Computer Backup

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I have talked many times in the past about how critical it is to regularly back up your computer data. Here are some excellent tips sent in by a community member, to help you decide what to back up, when to back up, and HOW to back up.

  • Do not backup to only one specific drive. Many people often backup their information to one specific drive and think they are safe. Chances are that drive that they have backed up their data on, will fail at some point. The best way to backup your information is to backup on multiple drives. Therefore, if one drive fails you can easily locate another one where the data is located. There are many websites that will allow you to use a certain amount of space to backup your information for a low fee. Using these types of websites are a great way to backup your data when your other drives may fail on you. Remember, the more places you have the data stored, the more likely you will be able to recover it.
  • Protect your backup drives. Sometimes, hard drives will fail and you will loose your data. There are some ways you can avoid this from happening to you. To prevent a hard drive from failure, check to make sure it is in a healthy condition. To do this, you need to check to see if it’s stable. Some software will tell you if the drive is in an good condition or if it may fail some time in the near future. A free method to make sure the hard drive is in good shape is to defrag the files on the hard drive. In some cases, your files will separate and become fragmented. In Windows, there is a free program called “Disk Defragmenter”. This program will let you select the drives you want to defrag. You can also you Disk Keeper, a software program which does the same thing as Disk Defragmenter, but does a better job.
  • Organize your data. You may have heard many times, that you should organize your data to make sure you never loose your important information. However, when a day comes and you decide to backup some data that you do not place in folders, you could cause a habit of doing it over and over again. Sooner or later, you will see that all of your data is unorganized and hard to find. Always make sure you backup your things in either folders or a method you prefer to find your data easier. I recommend using sub folders as well. This will let you find things more specific to what you are trying to search for. To do this, create a regular empty folder on the drive, and then open the folder. Create another folder inside that folder, and place the files inside of it. Then, create another folder inside the same folder you have just made and place files into that. This way, you can locate each folder and see which files are inside of them.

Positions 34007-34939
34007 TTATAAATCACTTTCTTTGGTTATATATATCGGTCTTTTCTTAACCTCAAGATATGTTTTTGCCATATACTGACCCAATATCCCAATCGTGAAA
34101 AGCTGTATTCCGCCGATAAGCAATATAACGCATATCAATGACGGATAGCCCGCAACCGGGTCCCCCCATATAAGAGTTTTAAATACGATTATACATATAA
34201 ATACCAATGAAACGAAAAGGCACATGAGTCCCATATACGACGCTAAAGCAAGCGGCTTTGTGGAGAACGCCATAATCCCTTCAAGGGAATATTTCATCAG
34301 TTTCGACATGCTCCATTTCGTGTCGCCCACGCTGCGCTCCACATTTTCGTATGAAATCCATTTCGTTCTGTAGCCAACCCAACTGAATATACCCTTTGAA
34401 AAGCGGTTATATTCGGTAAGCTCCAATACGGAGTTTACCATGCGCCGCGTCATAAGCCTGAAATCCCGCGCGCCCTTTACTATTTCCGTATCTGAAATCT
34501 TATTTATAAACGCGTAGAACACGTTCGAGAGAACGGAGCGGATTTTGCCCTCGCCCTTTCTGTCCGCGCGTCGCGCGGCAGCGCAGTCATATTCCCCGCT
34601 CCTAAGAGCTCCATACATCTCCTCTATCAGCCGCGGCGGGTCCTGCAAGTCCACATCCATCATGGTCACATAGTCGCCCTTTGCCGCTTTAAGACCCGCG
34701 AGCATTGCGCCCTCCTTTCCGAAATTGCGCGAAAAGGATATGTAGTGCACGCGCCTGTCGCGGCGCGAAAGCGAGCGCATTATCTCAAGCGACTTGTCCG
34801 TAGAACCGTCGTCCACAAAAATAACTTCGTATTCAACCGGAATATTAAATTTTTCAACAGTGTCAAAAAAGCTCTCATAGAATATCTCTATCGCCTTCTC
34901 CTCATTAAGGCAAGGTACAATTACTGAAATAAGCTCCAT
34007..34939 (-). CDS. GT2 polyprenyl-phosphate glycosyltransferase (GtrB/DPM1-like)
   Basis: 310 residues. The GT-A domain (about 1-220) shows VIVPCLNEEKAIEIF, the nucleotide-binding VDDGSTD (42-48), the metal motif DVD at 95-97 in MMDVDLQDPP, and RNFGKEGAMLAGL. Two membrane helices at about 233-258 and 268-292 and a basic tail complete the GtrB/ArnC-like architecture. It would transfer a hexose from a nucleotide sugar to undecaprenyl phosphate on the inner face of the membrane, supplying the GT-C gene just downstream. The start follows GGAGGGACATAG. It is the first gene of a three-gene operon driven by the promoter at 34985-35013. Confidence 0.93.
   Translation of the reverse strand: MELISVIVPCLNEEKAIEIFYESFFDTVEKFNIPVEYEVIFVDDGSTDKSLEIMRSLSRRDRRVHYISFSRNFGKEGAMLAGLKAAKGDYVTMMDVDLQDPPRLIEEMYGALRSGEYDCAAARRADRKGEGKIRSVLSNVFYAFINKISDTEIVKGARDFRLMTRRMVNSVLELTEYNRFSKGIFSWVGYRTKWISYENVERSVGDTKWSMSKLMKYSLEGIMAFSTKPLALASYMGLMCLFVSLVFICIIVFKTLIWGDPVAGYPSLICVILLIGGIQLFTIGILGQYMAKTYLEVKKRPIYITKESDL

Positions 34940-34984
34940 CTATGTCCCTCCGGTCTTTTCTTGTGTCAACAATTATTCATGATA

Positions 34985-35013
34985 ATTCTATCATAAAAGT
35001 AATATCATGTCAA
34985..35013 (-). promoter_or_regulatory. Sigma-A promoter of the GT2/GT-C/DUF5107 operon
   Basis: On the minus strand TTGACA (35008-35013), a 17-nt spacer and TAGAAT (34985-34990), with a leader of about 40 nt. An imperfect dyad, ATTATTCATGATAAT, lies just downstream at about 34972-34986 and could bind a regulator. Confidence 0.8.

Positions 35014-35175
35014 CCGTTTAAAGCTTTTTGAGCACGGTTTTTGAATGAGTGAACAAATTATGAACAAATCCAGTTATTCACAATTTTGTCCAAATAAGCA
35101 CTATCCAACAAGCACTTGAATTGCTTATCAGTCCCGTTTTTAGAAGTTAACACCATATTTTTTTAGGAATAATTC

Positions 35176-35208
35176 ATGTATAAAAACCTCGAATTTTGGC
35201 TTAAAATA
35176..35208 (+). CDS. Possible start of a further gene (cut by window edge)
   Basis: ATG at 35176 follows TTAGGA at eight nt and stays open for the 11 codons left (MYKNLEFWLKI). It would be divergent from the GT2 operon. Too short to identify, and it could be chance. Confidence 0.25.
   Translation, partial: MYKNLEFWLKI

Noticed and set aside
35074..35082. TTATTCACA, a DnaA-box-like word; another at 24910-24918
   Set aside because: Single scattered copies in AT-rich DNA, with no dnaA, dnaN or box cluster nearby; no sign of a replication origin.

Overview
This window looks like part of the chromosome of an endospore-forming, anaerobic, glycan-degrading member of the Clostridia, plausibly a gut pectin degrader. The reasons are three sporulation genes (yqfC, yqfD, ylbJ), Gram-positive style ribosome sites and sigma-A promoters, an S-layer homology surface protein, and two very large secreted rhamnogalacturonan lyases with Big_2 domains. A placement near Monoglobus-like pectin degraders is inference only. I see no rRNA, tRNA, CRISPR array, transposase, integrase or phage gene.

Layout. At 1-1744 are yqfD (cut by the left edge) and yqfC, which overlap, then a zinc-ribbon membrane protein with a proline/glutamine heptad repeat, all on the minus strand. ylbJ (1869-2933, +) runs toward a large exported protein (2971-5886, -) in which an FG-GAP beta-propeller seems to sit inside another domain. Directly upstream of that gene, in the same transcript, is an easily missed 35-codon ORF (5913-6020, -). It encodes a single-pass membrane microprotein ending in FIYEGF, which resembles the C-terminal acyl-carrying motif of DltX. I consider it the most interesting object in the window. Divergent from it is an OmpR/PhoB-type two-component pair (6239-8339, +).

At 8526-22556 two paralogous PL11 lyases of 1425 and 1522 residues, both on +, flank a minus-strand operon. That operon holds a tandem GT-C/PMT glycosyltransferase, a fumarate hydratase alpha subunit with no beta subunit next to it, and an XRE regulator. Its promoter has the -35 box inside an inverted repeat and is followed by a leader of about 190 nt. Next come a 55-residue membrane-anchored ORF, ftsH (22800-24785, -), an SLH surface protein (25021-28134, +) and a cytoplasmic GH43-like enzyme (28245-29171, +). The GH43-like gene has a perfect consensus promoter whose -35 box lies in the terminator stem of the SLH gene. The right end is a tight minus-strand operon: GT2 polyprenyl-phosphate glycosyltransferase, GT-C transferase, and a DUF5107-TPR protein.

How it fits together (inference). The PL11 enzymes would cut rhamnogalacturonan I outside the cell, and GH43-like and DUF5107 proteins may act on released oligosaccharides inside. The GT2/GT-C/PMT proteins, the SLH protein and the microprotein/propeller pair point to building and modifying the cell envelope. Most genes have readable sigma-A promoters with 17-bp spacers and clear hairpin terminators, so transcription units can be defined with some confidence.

• Know which drives to use. Drives such as, Flash Drives are great way to backup small things such as documents or even programs, depending on the size on the flash drive. Flash Drives can range from 16mb all the way up to 32Gigs. If you are thinking about backing up things such as movie files or music, I highly recommend to purchase a external hard drive. These can range from 120gigs to 500gigs. Remember though, the speed of the data transfer may be slow, because it is USB 2.0. This also holds true for fire wire (IEEE1394) ports. In order to transfer data across one drive to another at a fast speed, you must use Internal Hard Drives. These drives can easily transfer data no matter what kind of data it is. SATA cables are much more faster than the old ATA cables, so if you are planning to look for the best speed, try to buy hard drives that support SATA cables. Just make sure your motherboard can support SATA.
  • BONUS TIP!! Backup as many times as you can. When disaster strikes, and you have lost all your data, you will blame yourself for not backing up your things. I recommend backing up important data every once a week. This way, it ensures you of not loosing your data and you are well aware that you are safe if disaster did strike.

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41 thoughts on “Computer Backup”

  1. johnaiton i went into it and SIS Serial ATA mode was on RAID so i switched it over to IDE which fixed it but i havent been able to enable the hard drive S.M.A.R.T function

  2. I never really have to back anything up. I also use flickr for photos, and youtube for the videos i make. I don’t have to back up documents because I use Google docs and spreadsheets. I never back things up!

  3. hes not self pro-claimed but he does have fanboy tendencies…lol

    And Im not baggin on him. I love him and his show so dont make this about flaming cuz its not. =D